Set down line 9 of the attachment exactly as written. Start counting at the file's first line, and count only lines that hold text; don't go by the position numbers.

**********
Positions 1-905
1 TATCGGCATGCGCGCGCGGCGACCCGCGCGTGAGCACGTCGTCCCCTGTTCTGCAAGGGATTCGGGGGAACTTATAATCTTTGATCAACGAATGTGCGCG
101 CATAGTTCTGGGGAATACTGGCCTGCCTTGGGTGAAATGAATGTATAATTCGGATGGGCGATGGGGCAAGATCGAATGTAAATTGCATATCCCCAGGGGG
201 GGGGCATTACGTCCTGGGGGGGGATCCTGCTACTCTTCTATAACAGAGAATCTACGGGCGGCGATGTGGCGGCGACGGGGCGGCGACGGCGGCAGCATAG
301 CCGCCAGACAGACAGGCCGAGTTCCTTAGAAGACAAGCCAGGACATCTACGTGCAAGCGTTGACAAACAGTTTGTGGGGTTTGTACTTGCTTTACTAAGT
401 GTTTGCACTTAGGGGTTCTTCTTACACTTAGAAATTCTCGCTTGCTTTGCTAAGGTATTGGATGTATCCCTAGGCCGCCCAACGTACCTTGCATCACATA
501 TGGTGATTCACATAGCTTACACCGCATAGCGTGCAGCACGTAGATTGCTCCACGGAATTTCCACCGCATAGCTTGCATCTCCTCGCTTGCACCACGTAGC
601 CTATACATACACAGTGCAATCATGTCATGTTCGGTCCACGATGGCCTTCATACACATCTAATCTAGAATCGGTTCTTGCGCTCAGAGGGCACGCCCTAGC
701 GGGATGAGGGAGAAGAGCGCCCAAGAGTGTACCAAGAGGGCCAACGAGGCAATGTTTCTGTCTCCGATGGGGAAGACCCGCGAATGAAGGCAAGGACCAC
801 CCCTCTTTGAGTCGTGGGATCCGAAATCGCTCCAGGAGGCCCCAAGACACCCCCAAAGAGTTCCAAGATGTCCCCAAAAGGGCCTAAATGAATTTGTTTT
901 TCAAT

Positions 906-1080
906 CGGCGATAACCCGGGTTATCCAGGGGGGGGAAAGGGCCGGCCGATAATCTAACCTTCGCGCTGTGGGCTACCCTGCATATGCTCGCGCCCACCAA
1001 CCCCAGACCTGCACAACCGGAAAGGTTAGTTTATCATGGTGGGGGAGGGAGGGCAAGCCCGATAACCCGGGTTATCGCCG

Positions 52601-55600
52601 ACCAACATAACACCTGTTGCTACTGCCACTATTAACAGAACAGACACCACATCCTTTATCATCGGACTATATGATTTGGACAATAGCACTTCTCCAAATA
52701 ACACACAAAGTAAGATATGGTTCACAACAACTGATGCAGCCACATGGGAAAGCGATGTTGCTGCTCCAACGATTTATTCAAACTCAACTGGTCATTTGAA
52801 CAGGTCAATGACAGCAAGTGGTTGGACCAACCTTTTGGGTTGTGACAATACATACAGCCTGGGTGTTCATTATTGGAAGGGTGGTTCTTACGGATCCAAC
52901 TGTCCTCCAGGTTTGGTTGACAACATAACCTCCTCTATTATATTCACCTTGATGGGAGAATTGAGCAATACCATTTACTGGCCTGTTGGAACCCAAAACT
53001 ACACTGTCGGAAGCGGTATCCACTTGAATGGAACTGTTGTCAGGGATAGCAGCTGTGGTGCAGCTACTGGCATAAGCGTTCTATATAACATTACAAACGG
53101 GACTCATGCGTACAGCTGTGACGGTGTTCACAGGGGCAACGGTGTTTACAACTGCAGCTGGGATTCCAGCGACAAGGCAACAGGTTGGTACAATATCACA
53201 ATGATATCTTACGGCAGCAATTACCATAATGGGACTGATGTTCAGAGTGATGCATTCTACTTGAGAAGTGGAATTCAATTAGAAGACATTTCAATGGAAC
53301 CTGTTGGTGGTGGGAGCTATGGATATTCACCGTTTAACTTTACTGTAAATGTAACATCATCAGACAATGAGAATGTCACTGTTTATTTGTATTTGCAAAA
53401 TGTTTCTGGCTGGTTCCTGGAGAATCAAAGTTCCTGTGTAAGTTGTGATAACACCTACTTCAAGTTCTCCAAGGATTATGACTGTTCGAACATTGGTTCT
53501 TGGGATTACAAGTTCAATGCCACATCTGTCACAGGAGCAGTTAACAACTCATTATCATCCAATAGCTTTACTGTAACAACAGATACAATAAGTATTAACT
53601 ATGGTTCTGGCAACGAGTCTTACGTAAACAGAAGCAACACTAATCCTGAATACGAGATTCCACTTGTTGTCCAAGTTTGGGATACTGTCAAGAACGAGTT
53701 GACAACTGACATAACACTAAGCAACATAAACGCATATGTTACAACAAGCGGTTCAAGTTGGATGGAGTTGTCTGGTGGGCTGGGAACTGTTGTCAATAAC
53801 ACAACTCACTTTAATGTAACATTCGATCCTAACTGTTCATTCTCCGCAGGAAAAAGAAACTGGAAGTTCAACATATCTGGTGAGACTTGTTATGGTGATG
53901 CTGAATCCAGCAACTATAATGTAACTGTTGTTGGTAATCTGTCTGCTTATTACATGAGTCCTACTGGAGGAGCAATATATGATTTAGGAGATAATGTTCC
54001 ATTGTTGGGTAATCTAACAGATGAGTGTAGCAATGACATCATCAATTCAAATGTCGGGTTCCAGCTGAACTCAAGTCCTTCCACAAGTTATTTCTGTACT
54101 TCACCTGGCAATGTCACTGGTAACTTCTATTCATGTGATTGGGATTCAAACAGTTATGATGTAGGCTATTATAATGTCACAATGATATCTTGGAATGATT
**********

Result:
701 GGGATGAGGGAGAAGAGCGCCCAAGAGTGTACCAAGAGGGCCAACGAGGCAATGTTTCTGTCTCCGATGGGGAAGACCCGCGAATGAAGGCAAGGACCAC